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Life and Death in Pompeii and Herculaneum – Review

The British Museum’s latest blockbuster exhibition has proved incredibly popular – tickets are already sold out until late June, and it’s been getting rave reviews. Going to visit seemed like a good way for a group of classicists to spend the Bank Holiday, so as promised, here are some thoughts arising from the exhibition itself and the lengthy discussions we had afterwards. I know other people who’ve already visited may have very different opinions – I look forward to continuing the discussion in the comments!

The exhibition is arranged as a Roman house – you start in the street outside and then enter the atrium, bedroom, garden, living room, and kitchen, before the final section dealing with the eruption. I can’t quite make up my mind about this ‘house’ layout: it works well in, e.g., the recreation of a frescoed garden room, and it’s nice to see an attempt to give objects a bit more context than they’d normally get in museum cases, but it did feel a bit like just an excuse for the set designers to have fun building an impluvium. That doesn’t, however, detract from the wonderfulness of many of the objects. Of course, pretty much all the most well-known items were there (Dog mosaic? Check. Terentius Neo and wife? Check. Carbonised bread? Check. Bust of Caecilius? Check, though the fact that it was actually a Herm was a bit of a shock to CLC fans) but there was also plenty of less familiar stuff: carbonised furniture (including pieces of a wonderful decorated bed), a piece of wooden ceiling, window panes, chamber pots, a writing tablet (belonging to Caecilius). Plus, of course, garum jars, jewellery, more carbonised food, statues, fresco fragments, silver dinner services, a dormouse-fattening jar, and plenty more. It’s an amazing selection, and I’d definitely recommend it to everyone just on that basis – the chance to see all of these things together in one place is not to be missed. (Also, a small thing, but a definite bonus point: they actually mentioned the debate over the date of the eruption, which was pretty unexpected!)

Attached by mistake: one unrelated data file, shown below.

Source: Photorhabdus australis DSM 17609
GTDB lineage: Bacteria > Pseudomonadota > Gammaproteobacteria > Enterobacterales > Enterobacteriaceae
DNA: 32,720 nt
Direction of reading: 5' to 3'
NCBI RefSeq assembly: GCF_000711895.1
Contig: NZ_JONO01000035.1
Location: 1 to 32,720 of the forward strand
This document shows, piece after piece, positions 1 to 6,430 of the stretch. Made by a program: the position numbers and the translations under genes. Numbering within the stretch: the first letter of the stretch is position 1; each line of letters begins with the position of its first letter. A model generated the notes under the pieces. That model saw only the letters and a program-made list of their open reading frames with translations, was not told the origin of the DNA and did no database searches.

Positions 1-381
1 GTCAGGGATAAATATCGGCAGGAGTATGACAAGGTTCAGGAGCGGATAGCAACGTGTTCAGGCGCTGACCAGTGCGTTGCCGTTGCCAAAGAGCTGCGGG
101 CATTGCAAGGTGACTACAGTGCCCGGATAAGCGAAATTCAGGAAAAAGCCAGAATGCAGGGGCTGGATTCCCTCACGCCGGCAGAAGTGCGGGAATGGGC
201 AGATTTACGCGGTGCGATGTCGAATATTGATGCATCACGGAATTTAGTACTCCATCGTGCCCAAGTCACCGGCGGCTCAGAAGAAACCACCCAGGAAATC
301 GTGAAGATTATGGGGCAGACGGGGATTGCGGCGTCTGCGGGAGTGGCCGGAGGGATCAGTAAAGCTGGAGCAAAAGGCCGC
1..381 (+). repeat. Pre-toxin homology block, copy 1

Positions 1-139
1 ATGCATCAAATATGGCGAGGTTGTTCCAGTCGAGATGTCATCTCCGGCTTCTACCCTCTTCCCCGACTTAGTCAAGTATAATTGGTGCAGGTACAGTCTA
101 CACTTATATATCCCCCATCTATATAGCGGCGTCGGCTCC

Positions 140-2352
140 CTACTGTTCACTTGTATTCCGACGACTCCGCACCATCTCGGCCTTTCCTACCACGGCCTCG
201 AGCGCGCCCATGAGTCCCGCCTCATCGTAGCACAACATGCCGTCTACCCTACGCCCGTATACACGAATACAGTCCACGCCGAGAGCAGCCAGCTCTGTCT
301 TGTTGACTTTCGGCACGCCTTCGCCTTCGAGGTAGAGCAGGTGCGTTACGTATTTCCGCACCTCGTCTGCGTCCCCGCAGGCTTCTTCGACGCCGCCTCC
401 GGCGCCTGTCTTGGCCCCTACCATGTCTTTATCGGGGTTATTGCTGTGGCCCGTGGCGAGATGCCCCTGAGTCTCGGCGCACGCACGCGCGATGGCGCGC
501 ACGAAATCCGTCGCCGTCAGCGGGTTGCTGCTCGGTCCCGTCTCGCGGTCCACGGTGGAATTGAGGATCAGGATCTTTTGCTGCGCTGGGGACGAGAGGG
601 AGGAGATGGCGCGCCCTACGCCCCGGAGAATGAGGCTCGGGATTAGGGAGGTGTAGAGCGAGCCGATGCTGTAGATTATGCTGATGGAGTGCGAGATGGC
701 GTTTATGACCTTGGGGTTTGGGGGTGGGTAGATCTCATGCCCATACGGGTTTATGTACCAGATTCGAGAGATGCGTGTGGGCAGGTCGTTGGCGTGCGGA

As you’ve probably guessed, though, there are several ‘buts’ to follow. First of all, the exhibition’s stated aim (from the press release) is ‘[to] give visitors a taste of the daily life of the people of Pompeii and Herculaneum’ – but ‘daily life’ apparently means essentially ‘what their houses were like’, and despite the ‘street’ section, with a few statues and inscriptions, there’s almost nothing by way of broader context to this – even though exhibits like the election graffiti, for instance, could easily have been used to talk about politics and civic government. Religion was another area that was almost entirely absent, apart from the odd household shrine. Plus, of course, as this excellent review points out, ‘daily life’ here is basically the life of rich people. Obviously this is hardly a problem unique to this exhibition – and credit where it’s due, there were some much less high-spec items on display: some pretty crummy figurines from household shrines, for instance. But there wasn’t much about how poorer people actually lived (nothing about insulae, so far as any of us saw). Something we talked about a lot afterwards was the problem of using individuals as illustrations of a whole society – not just using a few Pompeians to stand for all of Pompeii, but also using Pompeii and Herculaneum to talk about the whole of Roman society. It’s inherent in any exhibition that it has to use a few objects to tell a much wider story, but it might have been nice to see at least the occasional acknowledgement of the complications involved in using just these two towns at one point in time to illustrate the whole of ‘Roman life’.